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Lee Maracle, Combative Indigenous Author, Dies at 71 | tnewst.com Press "Enter" to skip to content

Lee Maracle, Combative Indigenous Author, Dies at 71

That sort of change has begun to take place across Canada. In recent years, the government has established an official investigation into missing or murdered Indigenous women and a Truth and Reconciliation Commission focused on the estimated 150,000 Indigenous children who were separated from their families to attend assimilationist residential schools, the last of which closed in the late 1990s.

Ms. Maracle “was before the reckoning,” Daniel Justice, a professor of Indigenous literature at the University of British Columbia, said. “She was one of the voices that helped herald the reckoning and was ceaseless in her commitment to that.”

Waubgeshig Rice, an Indigenous Canadian journalist and author who co-hosts a podcast about Indigenous writing, said that Ms. Maracle was among the first writers about Indigenous life he had ever read, and that the experience made a lasting impact.

“She carried stories of her people very responsibly and very effectively and proudly, and it inspired me to explore that way to tell stories,” Mr. Rice said. “I can’t think of anybody who hasn’t been influenced by her in some way.”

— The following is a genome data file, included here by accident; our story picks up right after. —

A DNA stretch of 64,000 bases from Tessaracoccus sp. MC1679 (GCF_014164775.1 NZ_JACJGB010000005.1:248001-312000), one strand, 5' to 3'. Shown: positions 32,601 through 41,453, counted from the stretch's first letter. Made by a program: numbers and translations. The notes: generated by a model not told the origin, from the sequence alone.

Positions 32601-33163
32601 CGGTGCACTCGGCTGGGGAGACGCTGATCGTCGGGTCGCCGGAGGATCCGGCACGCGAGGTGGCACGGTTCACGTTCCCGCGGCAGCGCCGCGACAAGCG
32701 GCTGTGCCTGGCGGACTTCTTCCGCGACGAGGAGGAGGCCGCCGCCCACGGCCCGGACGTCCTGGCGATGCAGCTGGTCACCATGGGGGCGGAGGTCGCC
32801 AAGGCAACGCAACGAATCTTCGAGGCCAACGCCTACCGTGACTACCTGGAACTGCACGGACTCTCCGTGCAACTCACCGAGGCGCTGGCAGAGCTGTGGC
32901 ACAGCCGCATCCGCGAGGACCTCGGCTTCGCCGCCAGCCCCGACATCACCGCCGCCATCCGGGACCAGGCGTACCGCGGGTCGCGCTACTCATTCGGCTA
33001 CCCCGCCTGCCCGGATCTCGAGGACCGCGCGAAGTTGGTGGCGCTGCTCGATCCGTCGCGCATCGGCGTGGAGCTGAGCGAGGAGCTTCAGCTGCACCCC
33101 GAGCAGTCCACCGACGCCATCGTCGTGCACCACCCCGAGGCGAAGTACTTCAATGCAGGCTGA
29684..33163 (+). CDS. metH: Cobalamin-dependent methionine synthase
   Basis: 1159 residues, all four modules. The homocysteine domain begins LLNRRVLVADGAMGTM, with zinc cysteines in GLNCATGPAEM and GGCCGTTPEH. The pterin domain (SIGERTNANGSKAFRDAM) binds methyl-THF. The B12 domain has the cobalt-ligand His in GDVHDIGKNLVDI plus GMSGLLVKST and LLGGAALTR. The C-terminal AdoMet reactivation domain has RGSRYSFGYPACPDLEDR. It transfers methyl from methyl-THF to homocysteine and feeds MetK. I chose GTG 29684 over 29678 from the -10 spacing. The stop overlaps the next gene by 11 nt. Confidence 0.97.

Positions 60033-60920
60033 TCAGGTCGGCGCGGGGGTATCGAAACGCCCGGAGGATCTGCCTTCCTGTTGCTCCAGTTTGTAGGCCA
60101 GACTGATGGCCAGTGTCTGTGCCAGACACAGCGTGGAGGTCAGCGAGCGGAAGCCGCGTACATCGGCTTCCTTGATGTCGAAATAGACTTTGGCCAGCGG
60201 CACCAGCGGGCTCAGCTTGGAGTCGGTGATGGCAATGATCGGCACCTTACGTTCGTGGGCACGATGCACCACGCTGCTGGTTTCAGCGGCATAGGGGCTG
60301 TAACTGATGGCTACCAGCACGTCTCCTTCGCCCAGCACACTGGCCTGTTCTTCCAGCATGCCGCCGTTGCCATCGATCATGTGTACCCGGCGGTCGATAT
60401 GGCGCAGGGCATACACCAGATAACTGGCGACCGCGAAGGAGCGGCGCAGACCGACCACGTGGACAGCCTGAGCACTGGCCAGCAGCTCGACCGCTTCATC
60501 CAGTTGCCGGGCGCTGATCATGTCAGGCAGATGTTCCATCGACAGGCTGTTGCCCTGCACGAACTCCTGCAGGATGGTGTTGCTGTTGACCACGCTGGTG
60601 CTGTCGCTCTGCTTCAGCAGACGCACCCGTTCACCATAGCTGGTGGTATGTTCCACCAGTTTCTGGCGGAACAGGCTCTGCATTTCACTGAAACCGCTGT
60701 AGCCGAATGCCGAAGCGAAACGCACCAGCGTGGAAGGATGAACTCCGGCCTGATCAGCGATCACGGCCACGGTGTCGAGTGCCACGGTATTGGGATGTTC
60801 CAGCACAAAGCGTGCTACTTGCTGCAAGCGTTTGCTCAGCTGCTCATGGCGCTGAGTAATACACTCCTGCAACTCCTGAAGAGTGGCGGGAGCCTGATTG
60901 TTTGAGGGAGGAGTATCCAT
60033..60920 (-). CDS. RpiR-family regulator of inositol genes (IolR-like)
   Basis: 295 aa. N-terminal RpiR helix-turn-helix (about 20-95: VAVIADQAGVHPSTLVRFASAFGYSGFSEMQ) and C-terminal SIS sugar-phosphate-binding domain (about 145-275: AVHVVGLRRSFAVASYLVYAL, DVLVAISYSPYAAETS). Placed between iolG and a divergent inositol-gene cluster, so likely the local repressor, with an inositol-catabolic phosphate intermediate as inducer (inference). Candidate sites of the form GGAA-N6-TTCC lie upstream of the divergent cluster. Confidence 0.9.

Marguerite Aline Carter was born on July 2, 1950, in North Vancouver. (“Lee” was a nickname derived from Aline.) She was raised primarily by her mother, Jean (Croutze) Carter, a nurse and social worker. She grew up with a stepfather, Phillip Carter.

Her father, Bob George, came from a socially prominent family — he was the son of the Oscar-nominated actor Chief Dan George — but Mr. George did not acknowledge that he was her father until she was an adult.

She wrote in “I Am Woman” that though her mother could not always give her enough to eat, she was brought up with “national pride, social conscience, fairness and a tenacious will.” As a girl, she spent time with local luminaries like the legal activist Andrew Paull and the carrier of ancient Indigenous traditions Chief August Jack Khahtsahlano.

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